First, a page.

21. Anonymous

    NEVER EVER divulge prior salary history. Period. Personnel departments use it as a screening device to help low ball applicants or find a low paid sucker to take the job (just over broke).

    many companies in america do the low ball dance. it is ok for C-class do nothings to collect high 6 and 7 fig salaries, but ask for market value, and you might as well be speaking chinese.

    terry nickell dime the employee, do the low ball shuffle. high sheeple for very low ball salaries and thanks to a horrible american economy, the hamster wheelers take any offer. sad. true.

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  23. Jeremy

    I feel as if people are taking what is quite obviously a very competitive job market and making excuses for why they are not getting jobs. I do not understand why giving your past salary is such a terrible thing? I have experienced on numerous occasions where an offer was made to a candidate and they declined the offer because salary was way less than they were accustomed to. It just makes good business sense to know what salary your candidates are used to, as it would be a waste of time to offer something lower, in most cases. Also, most people will low-ball their expected salary, because they are not sure what to put or they think they can talk their way up once an offer is made. History is the most reliable indicator when it comes to understanding your candidates.

    1. Ask a Manager Post author

      But if that’s the concern, why not just tell candidates the salary range you plan to pay up-front, so that candidates who won’t entertain that range can drop out early? In other words, why is the burden of supplying salary info on the candidate, not the employer?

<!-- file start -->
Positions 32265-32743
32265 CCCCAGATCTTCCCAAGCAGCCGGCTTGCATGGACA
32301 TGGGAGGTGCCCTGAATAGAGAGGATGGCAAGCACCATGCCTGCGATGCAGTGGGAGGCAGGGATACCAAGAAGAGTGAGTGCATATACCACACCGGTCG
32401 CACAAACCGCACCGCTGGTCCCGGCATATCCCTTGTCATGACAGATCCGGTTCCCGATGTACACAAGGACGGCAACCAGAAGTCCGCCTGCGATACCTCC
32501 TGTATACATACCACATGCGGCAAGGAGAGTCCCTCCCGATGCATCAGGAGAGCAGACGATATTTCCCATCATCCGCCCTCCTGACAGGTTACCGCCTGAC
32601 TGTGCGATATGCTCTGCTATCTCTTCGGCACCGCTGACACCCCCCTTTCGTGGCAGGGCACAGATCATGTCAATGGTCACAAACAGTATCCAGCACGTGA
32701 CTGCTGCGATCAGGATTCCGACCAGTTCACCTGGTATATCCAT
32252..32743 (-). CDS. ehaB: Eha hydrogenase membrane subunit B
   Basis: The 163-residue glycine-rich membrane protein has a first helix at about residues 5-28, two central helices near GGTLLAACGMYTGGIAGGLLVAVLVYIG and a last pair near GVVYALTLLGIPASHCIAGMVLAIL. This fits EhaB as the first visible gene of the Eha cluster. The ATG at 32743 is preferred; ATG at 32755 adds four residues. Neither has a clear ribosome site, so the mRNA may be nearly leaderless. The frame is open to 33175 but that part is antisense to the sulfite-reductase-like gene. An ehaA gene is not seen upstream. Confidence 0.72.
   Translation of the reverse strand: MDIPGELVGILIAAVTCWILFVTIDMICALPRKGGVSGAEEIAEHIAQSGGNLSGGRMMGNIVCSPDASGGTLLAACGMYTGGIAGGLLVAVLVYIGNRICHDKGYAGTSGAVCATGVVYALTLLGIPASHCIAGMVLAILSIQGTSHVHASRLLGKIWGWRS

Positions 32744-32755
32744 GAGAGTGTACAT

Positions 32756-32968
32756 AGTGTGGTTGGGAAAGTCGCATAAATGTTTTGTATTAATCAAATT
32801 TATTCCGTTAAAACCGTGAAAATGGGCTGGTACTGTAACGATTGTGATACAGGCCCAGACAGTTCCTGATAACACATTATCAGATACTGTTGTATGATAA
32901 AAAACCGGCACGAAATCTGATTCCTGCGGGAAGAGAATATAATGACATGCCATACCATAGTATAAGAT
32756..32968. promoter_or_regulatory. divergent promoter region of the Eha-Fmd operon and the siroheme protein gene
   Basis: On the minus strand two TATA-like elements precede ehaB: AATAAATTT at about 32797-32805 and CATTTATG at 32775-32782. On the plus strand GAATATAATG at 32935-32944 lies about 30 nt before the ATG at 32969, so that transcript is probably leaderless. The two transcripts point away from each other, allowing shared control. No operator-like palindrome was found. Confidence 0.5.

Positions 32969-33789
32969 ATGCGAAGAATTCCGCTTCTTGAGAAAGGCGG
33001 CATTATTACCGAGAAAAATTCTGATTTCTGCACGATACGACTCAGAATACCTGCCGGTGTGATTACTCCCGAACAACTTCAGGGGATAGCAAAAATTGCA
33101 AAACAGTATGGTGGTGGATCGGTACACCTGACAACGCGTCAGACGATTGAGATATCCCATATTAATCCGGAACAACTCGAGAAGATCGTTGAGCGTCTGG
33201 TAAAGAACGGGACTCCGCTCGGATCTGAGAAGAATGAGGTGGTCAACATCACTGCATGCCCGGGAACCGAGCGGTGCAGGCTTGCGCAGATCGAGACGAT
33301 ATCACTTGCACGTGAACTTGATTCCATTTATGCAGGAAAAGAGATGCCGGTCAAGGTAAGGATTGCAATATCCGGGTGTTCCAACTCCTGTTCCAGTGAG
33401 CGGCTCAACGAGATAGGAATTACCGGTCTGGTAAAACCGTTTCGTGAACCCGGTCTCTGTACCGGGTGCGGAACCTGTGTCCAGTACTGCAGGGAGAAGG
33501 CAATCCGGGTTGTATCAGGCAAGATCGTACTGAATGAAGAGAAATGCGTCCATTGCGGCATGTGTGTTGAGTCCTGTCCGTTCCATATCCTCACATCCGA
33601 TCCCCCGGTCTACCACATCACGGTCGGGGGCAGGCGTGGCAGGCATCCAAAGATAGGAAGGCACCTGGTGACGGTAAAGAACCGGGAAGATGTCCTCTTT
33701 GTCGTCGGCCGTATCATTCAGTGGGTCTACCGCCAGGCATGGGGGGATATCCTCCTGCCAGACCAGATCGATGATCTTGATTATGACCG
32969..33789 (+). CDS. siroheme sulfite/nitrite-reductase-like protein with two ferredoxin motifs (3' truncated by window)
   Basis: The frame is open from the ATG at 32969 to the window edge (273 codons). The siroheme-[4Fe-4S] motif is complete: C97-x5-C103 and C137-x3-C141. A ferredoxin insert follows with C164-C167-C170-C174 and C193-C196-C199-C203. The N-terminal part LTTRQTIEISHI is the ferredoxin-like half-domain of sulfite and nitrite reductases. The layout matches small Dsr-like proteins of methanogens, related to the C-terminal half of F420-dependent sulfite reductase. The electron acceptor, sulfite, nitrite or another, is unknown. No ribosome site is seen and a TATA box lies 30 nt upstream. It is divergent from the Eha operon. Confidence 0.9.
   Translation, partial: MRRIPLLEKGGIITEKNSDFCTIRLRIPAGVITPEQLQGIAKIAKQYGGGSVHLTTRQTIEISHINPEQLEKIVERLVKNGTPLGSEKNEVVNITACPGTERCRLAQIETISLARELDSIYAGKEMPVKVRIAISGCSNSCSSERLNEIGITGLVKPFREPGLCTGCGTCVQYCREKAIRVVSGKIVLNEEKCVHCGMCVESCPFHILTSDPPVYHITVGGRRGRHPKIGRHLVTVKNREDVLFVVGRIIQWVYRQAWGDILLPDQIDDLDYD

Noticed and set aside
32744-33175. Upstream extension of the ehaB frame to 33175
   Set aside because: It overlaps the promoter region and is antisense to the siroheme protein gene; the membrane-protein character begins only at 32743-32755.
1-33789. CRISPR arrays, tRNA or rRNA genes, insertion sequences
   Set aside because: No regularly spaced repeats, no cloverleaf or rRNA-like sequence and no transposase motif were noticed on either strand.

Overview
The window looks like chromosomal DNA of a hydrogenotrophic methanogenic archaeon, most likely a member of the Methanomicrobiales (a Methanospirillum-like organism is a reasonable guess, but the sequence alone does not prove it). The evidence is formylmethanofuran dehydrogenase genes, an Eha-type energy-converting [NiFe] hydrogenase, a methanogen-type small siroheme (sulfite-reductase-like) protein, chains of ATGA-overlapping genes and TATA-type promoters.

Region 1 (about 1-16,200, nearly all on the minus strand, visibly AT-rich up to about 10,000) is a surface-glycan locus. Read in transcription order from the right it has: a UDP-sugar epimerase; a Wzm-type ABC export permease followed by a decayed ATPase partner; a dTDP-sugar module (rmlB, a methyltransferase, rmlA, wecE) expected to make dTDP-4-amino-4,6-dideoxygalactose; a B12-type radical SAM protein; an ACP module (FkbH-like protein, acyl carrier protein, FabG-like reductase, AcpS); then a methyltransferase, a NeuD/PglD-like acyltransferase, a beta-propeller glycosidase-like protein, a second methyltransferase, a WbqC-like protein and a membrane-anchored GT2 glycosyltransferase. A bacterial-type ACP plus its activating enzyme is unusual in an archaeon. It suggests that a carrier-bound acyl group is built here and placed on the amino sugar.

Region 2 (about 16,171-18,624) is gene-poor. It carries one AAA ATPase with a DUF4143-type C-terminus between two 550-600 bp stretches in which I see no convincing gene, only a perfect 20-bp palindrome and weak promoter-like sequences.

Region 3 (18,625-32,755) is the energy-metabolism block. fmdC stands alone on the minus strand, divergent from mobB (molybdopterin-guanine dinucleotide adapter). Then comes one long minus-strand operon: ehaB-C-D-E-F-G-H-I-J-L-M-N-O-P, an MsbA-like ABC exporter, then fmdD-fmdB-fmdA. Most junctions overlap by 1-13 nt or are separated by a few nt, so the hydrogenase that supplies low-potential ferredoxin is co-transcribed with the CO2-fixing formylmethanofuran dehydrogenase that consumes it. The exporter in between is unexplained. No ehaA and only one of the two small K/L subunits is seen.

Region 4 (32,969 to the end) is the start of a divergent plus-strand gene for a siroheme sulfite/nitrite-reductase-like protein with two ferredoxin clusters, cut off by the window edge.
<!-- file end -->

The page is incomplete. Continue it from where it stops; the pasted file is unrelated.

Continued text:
1. PortiaOH

        Thank you! I snortled at Mr./Ms. Anonymous above who wants job candidates to be transparent, but whose “reputable company [that] knows the market” is holding their own cards so close to the chest & Jeremy who thinks that salary history is “the most reliable” tool when assessing a job candidate.

        Those of us who are managers/supervisors and part of the hiring process in the government sector — where there is little “wriggle room” on salaries — can attest that including salary info in the job posting is a win-win situation for all concerned.

  24. saro

    I worked at a $10 an hour job (could’ve been less) before my previous job. I took the job because I had to move to the area and had no other options. I just flat out told the future employer that I would not accept anything on that scale, and I only took that position due to the economy and the region. But that if the new person wanted to hire me, I would have to be paid much more competitively.

    I was very, very polite but I made it sound like it wasn’t even an option to pay me anything close to that scale (which it wasn’t, I really was ready to walk away from a low-ball offer). It worked! I made 4 times my previous annual salary.

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  26. JMK

    Instead of making it such a cat and mouse game, why don’t employers put the salary range in the job announcement? The prospective candidate sees that and decides is the range is acceptable, or not. The employer already knows what he/she can pay before the job is announced. The system becomes self regulating and employers attract candidates that are willing to accept the salary offered. No need for salary history. Once the desired candidate is selected. Pay them up or down the salary range according to how well their qualifications and experience match the job requirements. That seems fair and honest.